On Mon, Aug 8, 2016 at 4:40 PM, Kevin Fenzi <kevin(a)scrye.com> wrote:
At the recent flock conference Infrastructure workshop, we had a nice
lively discussion on a number of items.
Sorry I missed it, the first Flock/FUDCon in a long time that I
haven't at least *planned* to attend :). Good news is that I'm in good
health and one piece still :D
* Containers in Fedora Infrastructure:
* We want to look at moving things that make sense to containers.
* A good initial candidate is the mirrorlist servers.
* Would use the existing OSBS build system to build them.
* Would run on proxies.
* Would have haproxy list their socket as primary and old
mirrorlists as secondary.
* The container would have mirrorlist-server wsgi in it along with
the pkl updated hourly.
* Could allow us to spin up more as needed, but also should allow
faster answers from proxies as they don't have to depend on or
query over the vpn.
Sounds like a decent proposal, but I'd like to challenge with the
question "why are we doing this?" Is it just because "containers, new
shiny things, yay!" or is there some real advantage that having this
in containers brings us? How is lifecycle management of these things
accomplished? What happens when a container host dies? Lots of
questions to be answered here. Not that I necessarily think that it's
a bad idea, but containers are disruptive to existing operational
models, and we have to be certain that we're prepared for that.
* Contributor resources in the fedorainfracloud
* Once our cloud is upgraded, we can use ipsilon to let users login
to the cloud and spin up instances for Fedora related needs.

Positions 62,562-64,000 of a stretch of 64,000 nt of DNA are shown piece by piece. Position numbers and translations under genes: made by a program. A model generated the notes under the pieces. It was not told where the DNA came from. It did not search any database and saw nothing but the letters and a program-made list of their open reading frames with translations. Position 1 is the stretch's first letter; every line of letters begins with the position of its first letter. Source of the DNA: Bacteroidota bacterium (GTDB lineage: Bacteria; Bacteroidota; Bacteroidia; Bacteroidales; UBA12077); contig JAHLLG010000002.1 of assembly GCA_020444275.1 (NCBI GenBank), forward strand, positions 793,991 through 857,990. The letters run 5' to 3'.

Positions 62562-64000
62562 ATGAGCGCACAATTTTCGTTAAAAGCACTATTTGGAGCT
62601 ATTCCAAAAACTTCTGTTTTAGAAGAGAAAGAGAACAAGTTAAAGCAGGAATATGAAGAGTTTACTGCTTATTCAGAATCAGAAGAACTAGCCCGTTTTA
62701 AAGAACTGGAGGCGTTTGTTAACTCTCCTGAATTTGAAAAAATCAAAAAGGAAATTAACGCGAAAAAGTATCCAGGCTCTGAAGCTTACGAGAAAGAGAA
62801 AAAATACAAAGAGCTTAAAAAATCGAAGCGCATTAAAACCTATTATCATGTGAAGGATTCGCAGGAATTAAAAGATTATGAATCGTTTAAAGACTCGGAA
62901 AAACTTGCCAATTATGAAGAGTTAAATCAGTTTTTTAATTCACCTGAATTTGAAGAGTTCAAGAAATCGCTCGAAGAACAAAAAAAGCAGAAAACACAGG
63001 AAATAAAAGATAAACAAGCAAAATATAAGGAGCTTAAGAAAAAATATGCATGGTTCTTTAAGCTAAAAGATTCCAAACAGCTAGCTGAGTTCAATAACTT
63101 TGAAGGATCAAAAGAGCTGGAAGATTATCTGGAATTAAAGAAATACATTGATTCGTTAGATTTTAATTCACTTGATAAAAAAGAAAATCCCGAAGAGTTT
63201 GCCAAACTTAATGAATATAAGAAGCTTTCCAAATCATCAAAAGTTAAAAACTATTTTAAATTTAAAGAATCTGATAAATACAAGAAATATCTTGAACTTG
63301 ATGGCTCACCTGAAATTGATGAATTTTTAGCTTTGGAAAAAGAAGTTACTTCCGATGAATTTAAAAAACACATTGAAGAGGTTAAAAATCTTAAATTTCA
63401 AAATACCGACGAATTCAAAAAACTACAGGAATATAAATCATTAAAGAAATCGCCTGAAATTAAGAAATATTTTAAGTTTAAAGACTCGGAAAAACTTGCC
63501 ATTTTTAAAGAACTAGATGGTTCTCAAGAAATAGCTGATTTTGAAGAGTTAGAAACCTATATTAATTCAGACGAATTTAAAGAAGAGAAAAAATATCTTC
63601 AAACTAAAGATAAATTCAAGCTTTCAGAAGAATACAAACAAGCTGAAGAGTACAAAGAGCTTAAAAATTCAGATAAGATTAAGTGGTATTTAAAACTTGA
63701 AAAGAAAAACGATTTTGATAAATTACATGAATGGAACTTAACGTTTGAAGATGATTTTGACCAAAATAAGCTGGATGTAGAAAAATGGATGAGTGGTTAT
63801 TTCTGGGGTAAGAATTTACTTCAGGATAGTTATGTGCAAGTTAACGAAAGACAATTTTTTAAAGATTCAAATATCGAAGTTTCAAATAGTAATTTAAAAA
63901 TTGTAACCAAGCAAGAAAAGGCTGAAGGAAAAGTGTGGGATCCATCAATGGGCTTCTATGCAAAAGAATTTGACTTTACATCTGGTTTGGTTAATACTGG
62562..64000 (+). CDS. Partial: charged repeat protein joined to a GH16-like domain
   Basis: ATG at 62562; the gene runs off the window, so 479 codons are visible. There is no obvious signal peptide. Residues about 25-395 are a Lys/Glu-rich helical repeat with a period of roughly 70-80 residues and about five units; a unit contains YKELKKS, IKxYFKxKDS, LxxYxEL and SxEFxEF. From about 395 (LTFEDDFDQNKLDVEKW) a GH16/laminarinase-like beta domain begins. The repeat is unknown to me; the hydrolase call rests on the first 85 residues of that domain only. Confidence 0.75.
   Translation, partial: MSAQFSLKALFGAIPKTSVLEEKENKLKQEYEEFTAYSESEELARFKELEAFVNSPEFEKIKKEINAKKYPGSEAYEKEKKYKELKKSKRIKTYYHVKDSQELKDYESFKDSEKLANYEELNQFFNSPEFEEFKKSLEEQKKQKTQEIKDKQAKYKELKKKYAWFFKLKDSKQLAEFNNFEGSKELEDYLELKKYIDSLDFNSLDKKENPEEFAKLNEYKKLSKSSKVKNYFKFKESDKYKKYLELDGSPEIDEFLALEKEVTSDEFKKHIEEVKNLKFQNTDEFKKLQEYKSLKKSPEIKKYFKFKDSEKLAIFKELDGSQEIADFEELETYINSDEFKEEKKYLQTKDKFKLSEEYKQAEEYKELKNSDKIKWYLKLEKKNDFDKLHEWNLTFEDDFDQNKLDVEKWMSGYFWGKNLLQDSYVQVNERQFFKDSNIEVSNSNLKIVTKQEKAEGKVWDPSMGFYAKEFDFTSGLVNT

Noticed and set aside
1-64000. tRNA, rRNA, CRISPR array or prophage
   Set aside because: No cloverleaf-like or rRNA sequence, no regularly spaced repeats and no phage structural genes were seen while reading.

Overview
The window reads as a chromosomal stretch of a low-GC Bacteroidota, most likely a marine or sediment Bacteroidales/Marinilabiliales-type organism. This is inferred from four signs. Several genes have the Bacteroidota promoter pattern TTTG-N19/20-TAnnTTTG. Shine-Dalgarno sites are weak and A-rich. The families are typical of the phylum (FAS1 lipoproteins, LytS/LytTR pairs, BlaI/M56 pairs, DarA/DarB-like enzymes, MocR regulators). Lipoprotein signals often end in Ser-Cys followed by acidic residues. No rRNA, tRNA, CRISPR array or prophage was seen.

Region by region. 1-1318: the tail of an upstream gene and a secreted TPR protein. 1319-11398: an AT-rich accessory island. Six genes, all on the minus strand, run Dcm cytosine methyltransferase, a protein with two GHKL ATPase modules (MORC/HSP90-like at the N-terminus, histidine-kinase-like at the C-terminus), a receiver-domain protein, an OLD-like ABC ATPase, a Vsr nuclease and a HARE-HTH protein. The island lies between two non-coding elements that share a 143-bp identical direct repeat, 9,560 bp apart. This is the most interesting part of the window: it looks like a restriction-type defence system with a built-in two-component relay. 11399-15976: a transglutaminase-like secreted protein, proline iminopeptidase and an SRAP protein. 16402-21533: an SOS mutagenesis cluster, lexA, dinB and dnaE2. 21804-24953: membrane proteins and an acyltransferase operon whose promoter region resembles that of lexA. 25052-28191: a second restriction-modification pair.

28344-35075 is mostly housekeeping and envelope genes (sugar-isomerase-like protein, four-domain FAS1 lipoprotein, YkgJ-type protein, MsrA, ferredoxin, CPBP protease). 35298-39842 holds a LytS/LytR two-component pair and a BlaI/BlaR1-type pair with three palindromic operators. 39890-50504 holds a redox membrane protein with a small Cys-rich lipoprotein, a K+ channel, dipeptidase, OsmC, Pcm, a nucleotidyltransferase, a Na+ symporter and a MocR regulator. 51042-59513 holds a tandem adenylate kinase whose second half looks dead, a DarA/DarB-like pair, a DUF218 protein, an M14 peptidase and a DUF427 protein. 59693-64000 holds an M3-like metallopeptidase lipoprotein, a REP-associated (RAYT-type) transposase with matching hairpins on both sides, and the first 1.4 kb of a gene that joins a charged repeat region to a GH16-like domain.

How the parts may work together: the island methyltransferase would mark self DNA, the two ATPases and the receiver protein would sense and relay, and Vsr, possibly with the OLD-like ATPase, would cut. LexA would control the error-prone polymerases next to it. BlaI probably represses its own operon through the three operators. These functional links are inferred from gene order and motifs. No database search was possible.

* Outgoing restrictions would be added on port 25 and the like
* To start with users would only get 1 external floating ip.
* Initial rollout would enable qa and packager groups, need to see if
docs and i18n or other groups would have a use for it.
* would note that we can terminate any instance for any reason.
* Patrick would write some scripting to notify users after some time
and terminate if we didn't get an answer back.
Even with all of these restrictions, I think that the potential for
abuse exists. I'd like to see these instances (which I think that it's
a good idea to have) be locked down tighter than Fort Knox :). I think
that the only thing that they should be able to externally communicate
with should be the rest of Infrastructure (koji and the like) just
like anybody on the Internet communicates with those services. They
should be no more trusted than the computer that I'm writing this on
right now is, and perhaps even less so (if that's possible and makes
* Long term instances should be moved to persistent infra
* Build setup and requirements for infrastructure applications.
* Will get releng to set us up some side tags that we can build from
* all prod builds to be done in koji.
* Up to maintainers what priority they place on getting into
EPEL/Fedora. Encouraged for many reasons.
Nothing earth-shattering here :). All good ideas :).
* FAS3 status
* Was running in staging, but we disabled for now until we can finish
a security audit.
* Need to get python-fedora changes lined up and ready/pushed out.
* Need to get fas3 fas_client packaged and ready to go.
* Need more testing in staging.
* Hopefully move production over after f25 is out.
* Fedora Infrastructure support setup
* Talked about on the list a fair bit.
* Support can be determined by looking at the domain:
- full 24x7 support, monitoring, uses RFR
- 8x5 support, monitoring
- some support, monitoring, uses simple RFR
- unsupported, apps run by contributors
* Fedora CA and cert infrastructure.
* Current CA expires in 2018.
* Plans being worked on now to back fas3 with freeipa so we could
move to kerberos tickets for koji then
* Need to figure out what would need to happen to sigul for that.
* Wait and see pending freeipa/fas3 integration.
This sounds reasonable, but what happens if for some reason the
integration doesn't happen or doesn't happen in a timely manner? I
don't think that renewing the cert would be a huge deal, because the
users of the certs generated by that CA are a well-known quantity
(packagers and releng). The support burden of swapping out the CA cert
I wouldn't think would be *that* bad. I'm not sure off the top of my
head, how often do the user certs expire?